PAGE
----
(B) As used in this subdivision (a)(10), unless the context otherwise requires:
(i) “Capital plans” means plans, feasibility studies, and similar research and information that will
contribute to the identification of future business sites and capital investments;
(ii) “Marketing information” means marketing studies, marketing analyses, and similar research and information designed to identify potential customers and business relationships;
(iii) “Proprietary information” means commercial or financial information which is used either directly or indirectly in the business of any person or company submitting information to the Tennessee venture capital network at Middle Tennessee State University, and which gives such person an advantage or an opportunity to obtain an advantage over competitors who do not know or use such information;
(iv) “Trade secrets” means manufacturing processes, materials used therein, and costs associated with the manufacturing process of a person or company submitting information to the Tennessee venture capital network at Middle Tennessee State University.
(11) Records that are of historical research value which are given or sold to public archival institutions, public libraries, or libraries of a unit of the Tennessee board of regents or the University of Tennessee, when the owner or donor of such records wishes to place restrictions on access to the records shall be treated as confidential and shall not be open for inspection by members of the public. This exemption shall not apply to any records prepared or received in the course of the operation of state or local governments.
(12) Personal information contained in motor vehicle records shall be treated as confidential and shall only be open for inspection in accordance with the provisions of title 55, chapter 25.
(13)(A) All memoranda, work notes or products, case files and communications related to mental health intervention techniques conducted by mental health professionals in a group setting to provide job-related critical incident counseling and therapy to law enforcement officers, county and municipal correctional
officers, dispatchers, emergency medical technicians, emergency medical technician-paramedics, and firefighters, both volunteer and professional, are confidential and privileged and are not subject to disclosure in any judicial or administrative proceeding unless all parties waive such privilege. In order for such privilege to apply, the incident counseling and/or therapy shall be conducted by a qualified mental health professional as defined in § 33-1-101(18);
(B) For the purposes of this section, “group setting” means that more than one (1) person is present with the mental health professional when the incident counseling and/or therapy is being conducted;
(C) All memoranda, work notes or products, case files and communications pursuant to this section shall not be construed to be public records pursuant to this chapter.
8(D) Nothing in this section shall be construed as limiting a licensed professional’s obligation to report suspected child abuse or limiting such professional’s duty to warn about dangerous individuals as provided under §§ 33-3-206 — 33-3-209, or other provisions relevant to the mental health professional’s license;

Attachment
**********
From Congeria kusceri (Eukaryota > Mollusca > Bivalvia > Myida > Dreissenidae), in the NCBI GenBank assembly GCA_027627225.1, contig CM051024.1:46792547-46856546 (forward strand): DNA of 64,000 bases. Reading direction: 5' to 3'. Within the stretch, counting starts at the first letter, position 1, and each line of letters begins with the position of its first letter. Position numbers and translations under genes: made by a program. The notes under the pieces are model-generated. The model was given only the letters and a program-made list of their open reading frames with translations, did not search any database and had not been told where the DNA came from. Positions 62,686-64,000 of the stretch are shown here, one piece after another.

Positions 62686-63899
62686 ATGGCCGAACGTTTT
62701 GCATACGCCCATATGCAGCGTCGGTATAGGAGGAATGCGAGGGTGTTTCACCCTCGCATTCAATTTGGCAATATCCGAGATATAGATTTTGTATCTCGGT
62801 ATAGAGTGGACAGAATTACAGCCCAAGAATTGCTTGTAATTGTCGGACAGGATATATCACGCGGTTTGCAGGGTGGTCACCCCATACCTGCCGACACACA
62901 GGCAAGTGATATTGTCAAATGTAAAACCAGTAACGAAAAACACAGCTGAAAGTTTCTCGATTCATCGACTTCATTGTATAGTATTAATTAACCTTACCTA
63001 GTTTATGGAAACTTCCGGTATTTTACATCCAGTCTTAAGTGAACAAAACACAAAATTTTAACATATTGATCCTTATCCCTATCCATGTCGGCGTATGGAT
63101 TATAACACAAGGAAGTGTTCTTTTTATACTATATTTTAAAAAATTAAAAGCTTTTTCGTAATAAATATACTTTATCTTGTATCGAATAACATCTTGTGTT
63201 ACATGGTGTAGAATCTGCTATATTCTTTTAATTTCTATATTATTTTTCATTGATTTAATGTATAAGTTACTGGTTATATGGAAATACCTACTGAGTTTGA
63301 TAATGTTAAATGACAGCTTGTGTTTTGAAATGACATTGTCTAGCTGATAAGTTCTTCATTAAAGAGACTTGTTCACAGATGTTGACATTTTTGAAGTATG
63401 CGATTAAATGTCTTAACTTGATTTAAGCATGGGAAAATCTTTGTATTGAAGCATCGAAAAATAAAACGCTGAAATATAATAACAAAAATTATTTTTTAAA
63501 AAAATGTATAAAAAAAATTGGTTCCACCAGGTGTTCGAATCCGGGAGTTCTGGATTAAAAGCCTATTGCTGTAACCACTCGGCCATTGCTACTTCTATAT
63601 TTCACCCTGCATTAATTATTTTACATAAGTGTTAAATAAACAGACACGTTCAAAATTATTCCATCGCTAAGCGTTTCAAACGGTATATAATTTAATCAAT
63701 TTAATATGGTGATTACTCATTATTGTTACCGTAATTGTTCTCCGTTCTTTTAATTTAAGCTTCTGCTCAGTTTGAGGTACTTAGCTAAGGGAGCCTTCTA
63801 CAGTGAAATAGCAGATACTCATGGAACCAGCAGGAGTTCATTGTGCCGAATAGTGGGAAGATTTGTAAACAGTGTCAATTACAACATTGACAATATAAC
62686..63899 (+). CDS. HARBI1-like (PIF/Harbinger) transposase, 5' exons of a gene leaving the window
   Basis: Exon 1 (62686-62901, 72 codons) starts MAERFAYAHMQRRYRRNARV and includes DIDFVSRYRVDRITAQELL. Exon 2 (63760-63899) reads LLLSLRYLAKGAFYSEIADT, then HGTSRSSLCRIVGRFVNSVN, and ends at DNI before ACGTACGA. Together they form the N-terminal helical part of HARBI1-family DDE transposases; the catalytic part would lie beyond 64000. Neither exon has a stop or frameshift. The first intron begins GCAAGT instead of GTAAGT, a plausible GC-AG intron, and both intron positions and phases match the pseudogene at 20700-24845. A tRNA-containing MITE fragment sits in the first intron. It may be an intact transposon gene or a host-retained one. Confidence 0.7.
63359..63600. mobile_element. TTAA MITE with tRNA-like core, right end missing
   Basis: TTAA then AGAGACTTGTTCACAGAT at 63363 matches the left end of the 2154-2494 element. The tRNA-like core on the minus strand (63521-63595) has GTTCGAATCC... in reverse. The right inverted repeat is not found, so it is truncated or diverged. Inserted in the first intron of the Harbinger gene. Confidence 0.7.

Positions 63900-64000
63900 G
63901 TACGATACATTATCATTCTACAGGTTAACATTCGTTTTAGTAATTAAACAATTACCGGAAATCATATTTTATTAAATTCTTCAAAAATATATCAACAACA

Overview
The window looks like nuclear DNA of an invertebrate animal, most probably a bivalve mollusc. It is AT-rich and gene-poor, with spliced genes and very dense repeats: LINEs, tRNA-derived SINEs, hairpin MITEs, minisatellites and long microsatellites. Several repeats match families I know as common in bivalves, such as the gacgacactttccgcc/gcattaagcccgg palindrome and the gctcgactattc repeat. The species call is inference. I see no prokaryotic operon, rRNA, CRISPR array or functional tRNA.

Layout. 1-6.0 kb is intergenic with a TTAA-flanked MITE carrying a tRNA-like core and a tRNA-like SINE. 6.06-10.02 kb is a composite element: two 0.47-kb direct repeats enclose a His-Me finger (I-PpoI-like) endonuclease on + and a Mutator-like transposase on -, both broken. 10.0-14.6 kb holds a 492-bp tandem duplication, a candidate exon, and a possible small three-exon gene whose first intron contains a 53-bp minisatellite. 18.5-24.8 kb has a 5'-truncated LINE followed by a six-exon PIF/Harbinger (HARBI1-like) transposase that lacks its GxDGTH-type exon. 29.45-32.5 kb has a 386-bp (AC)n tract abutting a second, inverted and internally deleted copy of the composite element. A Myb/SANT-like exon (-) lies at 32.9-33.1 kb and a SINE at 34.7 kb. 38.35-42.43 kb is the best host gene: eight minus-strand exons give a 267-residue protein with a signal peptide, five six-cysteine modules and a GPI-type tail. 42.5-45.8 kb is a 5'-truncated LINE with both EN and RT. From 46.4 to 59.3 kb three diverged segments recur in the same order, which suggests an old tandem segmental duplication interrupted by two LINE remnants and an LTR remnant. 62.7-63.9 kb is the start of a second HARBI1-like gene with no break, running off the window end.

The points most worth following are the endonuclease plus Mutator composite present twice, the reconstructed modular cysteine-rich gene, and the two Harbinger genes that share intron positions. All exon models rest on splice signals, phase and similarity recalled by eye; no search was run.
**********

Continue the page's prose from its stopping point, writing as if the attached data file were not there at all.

(E) Nothing in this section shall be construed as limiting the ability of a patient or client, or such person’s survivor, to discover under the Rules of Civil Procedure or to admit in evidence under the Rules of Evidence any memoranda, work notes or products, case files and communications which are privileged by this section and which are relevant to a malpractice action or any other action by a patient against a mental health professional arising out of the professional relationship. In such an action against a mental health professional, neither shall anything in this section be construed as limiting the ability of the mental health professional to so discover or admit in evidence such memoranda, work notes or products, case files and communications.
(14) All riot, escape and emergency transport plans which are incorporated in a policy and procedures manual of county jails and workhouses or prisons operated by the department of correction or under private contract shall be treated as confidential and shall not be open for inspection by members of the public.
(15)(A) As used in this subdivision (a)(15), unless the context otherwise requires:
(i) “Identifying information” means the home and work addresses and telephone numbers, social security number, and any other information that could reasonably be used to locate the whereabouts of an individual;
(ii) “Protection document” means:
(a) An order of protection issued pursuant to title 36, chapter 3, part 6, that has been granted after proper notice and an opportunity to be heard;
(b) A similar order of protection issued by the court of another jurisdiction;
(c) An extension of an ex parte order of protection granted pursuant to § 36-3-605(a);
(d) A similar extension of an ex parte order of protection granted by a court of competent jurisdiction in another jurisdiction;
(e) A restraining order issued by a court of competent jurisdiction prohibiting violence against the person to whom it is issued;
(f) A court order protecting the confidentiality of certain information issued upon the request of a district attorney general to a victim or witness in a criminal case, whether pending or completed; and
(g) An affidavit from the director of a rape crisis center or domestic violence shelter certifying that an individual is a victim in need of protection; provided, that such affidavit is on a standardized form to be developed and distributed to such centers and shelters by the Tennessee task force against domestic violence; and